In light of the aforementioned changes to the EPA's NPDWRs, ExxonMobil has requested that Source Materials License SUA-1139 be amended to reflect the current MCLs for chromium, selenium, and uranium in the NPDWRs. In this regard, the staff notes that the table in paragraph 5C of 10 CFR part 40, Appendix A, has not yet been revised to reflect the current NPDWRs for chromium, selenium, and uranium. Additionally, even though the MCL for nickel has been remanded and nickel is no longer listed as a regulated contaminant in the NPDWRs, ExxonMobil has requested that its license be modified to incorporate the former MCL for nickel as the groundwater protection standard. In this regard, the NRC notes that the EPA believed that the 0.1 parts per million level for nickel would not cause any potential health problems. In accordance with the requirements of 10 CFR part 40, Appendix A, Criterion 5B(5)(c), the requested modifications to ExxonMobil's license would establish alternate concentration limits for Start Printed Page 42138chromium, uranium, selenium, and nickel for implementation of a groundwater corrective action program in the event a concentration limit is exceeded for any of those constituents at the designated POC wells. Correspondingly, the requested license modifications have the potential for impacting the quality of the groundwater offsite. The NRC staff has evaluated ExxonMobil's request and has developed this EA to support the detailed technical review of ExxonMobil's proposed modifications to the groundwater protection standards for the Highland site, in accordance with the requirements of 10 CFR part 51.

The Proposed Action

The proposed action is to amend NRC Source Materials License SUA-1139 to reflect the current groundwater protection standards for chromium, uranium, and selenium in the EPA NPDWRs and incorporate the former groundwater protection standard for nickel, even though it is no longer a regulated constituent. ExxonMobil's objective in this proposal is to establish groundwater protection standards for the Highland site that are appropriate and consistent with the current standards for chromium, uranium, and selenium in the EPA NPDWRs and conservative with respect to the retention of a groundwater protection standard for nickel. Specifically, ExxonMobil has proposed the following modifications to the groundwater protection standards in LC 33 of the Highland license: Chromium would change from 0.05 milligrams per liter (mg/L) to 0.10 mg/L (the current MCL); uranium would change from the former radiotoxicity value of 0.43 picocuries per liter (pCi/L) (0.00065 mg/L) to the new chemical toxicity MCL of 0.03 mg/L (20 pCi/L); and selenium would change from 0.01 mg/L to 0.05 mg/L (the current MCL). The standard for nickel would change from the 0.02 mg/L background concentration in the groundwater to 0.1 mg/L (the equivalent of the EPA's former MCL of 0.1 parts per million).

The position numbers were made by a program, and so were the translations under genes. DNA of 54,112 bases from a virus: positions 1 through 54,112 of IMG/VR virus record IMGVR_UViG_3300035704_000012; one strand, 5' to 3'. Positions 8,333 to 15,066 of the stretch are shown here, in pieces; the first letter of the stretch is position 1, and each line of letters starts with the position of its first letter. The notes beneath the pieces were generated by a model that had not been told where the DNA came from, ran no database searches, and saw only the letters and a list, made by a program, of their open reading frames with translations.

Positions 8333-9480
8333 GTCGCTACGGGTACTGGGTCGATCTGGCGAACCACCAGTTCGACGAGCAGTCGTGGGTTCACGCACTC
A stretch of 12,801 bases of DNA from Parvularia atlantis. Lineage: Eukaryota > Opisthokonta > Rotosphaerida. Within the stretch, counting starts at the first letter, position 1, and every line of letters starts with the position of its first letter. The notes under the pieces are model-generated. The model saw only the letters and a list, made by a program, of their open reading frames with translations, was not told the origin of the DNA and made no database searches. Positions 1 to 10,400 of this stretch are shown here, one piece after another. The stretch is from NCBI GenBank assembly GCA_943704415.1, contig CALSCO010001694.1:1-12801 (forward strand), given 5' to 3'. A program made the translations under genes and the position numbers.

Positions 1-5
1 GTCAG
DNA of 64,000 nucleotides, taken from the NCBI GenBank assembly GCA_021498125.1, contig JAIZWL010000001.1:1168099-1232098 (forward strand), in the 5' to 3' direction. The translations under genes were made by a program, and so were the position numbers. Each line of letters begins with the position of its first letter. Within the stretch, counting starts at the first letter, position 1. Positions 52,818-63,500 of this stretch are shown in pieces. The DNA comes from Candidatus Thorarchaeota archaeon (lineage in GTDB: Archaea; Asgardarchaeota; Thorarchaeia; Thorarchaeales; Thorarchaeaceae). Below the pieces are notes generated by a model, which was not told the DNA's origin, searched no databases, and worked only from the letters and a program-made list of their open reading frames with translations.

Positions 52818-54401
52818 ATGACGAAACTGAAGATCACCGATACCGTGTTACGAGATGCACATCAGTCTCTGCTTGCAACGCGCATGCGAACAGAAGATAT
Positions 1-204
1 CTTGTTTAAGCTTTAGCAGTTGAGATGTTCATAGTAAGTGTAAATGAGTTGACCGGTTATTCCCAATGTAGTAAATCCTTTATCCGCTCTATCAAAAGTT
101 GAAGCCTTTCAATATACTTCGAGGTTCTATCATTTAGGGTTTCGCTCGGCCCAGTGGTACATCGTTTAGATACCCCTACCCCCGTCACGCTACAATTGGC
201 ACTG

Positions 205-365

The Need for the Proposed Action

The purpose of the proposed action is to establish groundwater protection standards for the Highland site which are consistent with the present or former EPA NPDWRs and correspondingly reflective of the understanding of the health and environmental impacts of specific contaminants in drinking water. With this EA, the NRC is fulfilling its responsibilities under the Atomic Energy Act to make a decision on a proposed license amendment for groundwater protection standards that ensures protection of public health and safety and the environment.

The Environmental Impacts of the Proposed Action

The staff has evaluated the potential impacts associated with ExxonMobil's proposed modifications to the groundwater protection standards for chromium, uranium, selenium, and nickel at the Highland site and determined that those effects are limited to the potential public health and safety impacts related to possible degradation of offsite groundwater quality and water utilization. In this case, the bounding or controlling environmental impact is related to the potential use of that groundwater for drinking water purposes. However, as noted in ExxonMobil's amendment request, ExxonMobil has proposed to establish onsite groundwater protection standards for chromium, uranium, and selenium at the designated POC wells that are reflective of the current EPA NPDWRs for those contaminants. Additionally, even though the drinking water standard for nickel was remanded more than a decade ago, ExxonMobil has proposed a conservative health based standard for nickel that is consistent with the former MCL (0.1 mg/L) for that constituent. Conceptually, the EPA has determined that the drinking water limits in the NPDWRs pose acceptable hazards. The NPDWRs effectively protect the public health and safety and the environment by limiting the concentrations of contaminants in drinking water. The NRC finds that ExxonMobil has proposed onsite groundwater protection standards for chromium, uranium, selenium, and nickel that are adequately protective of public health and safety and the environment. Groundwater protection standards that are consistent with EPA's NPDWRs also satisfy the intent of 10 CFR part 40, Appendix A, Criterion 5B(5)(b), recognizing the outdated table in paragraph 5(C). Further, in the event that any of the proposed groundwater protection standards for chromium, uranium, selenium, and nickel are exceeded, ExxonMobil's license specifies that a corrective action program must be proposed with the objective of returning the concentrations of those constituents to the values mandated in the license. These requirements will minimize the potential for any adverse impacts and further ensure the protection of public health and safety and the environment.